Award Date


Degree Type


Degree Name

Master of Arts (MA)



First Committee Member

Stephen Benning

Second Committee Member

Bradley Donohue

Third Committee Member

Shane Kraus

Fourth Committee Member

Katherine Hertlein

Number of Pages



Family functioning encompasses a family’s ability to maintain an environment that supports and benefits each member of the family. Among families of youth with a bipolar disorder (BD), family functioning is impaired compared to healthy controls. However, few studies have examined family functioning across psychopathology in youth. Additionally, few studies have examined which symptoms (depressive, manic, or externalizing) are most strongly associated with family functioning. Therefore, the purpose of this manuscript is to benchmark impairments in family functioning in youth with BD compared to youth with other psychiatric disorders and to examine the differential influence of depressive, manic, and comorbid externalizing behavior symptoms on family functioning in youth with BD. Youth with BD had more impaired family functioning compared to youth with behavior disorders and youth with non-mood, non-behavior disorders, but not youth with unipolar depression. Specifically, depressive and externalizing symptoms were most strongly associated with declines in both caregiver-reported and clinician-reported family functioning. (Hypo)manic symptoms were mostly unassociated with changes in family functioning. Depressive and externalizing symptoms appear to be driving declines in family functioning among youth with BD, making these symptoms critical targets for treatment of BD in youth.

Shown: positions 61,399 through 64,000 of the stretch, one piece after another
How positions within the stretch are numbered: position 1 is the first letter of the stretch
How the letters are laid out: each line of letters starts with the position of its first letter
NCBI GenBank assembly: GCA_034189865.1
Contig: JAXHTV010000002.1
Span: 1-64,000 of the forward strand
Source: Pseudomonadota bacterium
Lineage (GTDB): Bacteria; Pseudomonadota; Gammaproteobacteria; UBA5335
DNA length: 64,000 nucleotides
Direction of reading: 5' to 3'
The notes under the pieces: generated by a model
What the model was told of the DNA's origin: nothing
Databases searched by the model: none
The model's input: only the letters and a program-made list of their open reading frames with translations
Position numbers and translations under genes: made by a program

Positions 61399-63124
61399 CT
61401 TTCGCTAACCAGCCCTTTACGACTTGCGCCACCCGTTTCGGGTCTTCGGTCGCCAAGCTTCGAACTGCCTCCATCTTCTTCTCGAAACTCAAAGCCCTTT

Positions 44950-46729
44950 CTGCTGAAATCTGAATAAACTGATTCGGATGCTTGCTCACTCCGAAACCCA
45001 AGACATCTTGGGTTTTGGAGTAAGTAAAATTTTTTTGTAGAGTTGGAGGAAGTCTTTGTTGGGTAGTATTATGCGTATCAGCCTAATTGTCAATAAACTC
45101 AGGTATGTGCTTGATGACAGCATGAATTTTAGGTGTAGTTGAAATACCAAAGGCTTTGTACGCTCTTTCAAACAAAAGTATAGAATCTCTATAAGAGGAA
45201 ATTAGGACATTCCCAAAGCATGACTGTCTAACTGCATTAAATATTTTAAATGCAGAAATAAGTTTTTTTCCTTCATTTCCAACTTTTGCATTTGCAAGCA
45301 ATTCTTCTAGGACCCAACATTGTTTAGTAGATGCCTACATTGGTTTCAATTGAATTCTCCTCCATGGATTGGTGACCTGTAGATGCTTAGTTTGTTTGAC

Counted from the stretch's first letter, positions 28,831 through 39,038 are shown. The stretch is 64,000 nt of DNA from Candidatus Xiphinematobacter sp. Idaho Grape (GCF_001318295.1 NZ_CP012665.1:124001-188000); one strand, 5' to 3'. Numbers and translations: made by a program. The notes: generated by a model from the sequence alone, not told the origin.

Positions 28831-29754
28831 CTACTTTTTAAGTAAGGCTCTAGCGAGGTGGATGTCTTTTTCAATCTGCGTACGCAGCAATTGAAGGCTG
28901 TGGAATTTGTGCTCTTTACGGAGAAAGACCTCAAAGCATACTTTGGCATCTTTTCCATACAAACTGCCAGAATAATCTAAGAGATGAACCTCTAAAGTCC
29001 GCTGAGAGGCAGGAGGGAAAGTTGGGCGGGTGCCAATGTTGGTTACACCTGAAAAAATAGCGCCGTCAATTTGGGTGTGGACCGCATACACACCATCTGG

Controlled Subject

Manic-depressive illness;Manic-depressive persons;Mentally ill--Family relationships


Clinical Psychology | Psychology | Social Psychology

File Format


File Size

960 KB

Degree Grantor

University of Nevada, Las Vegas




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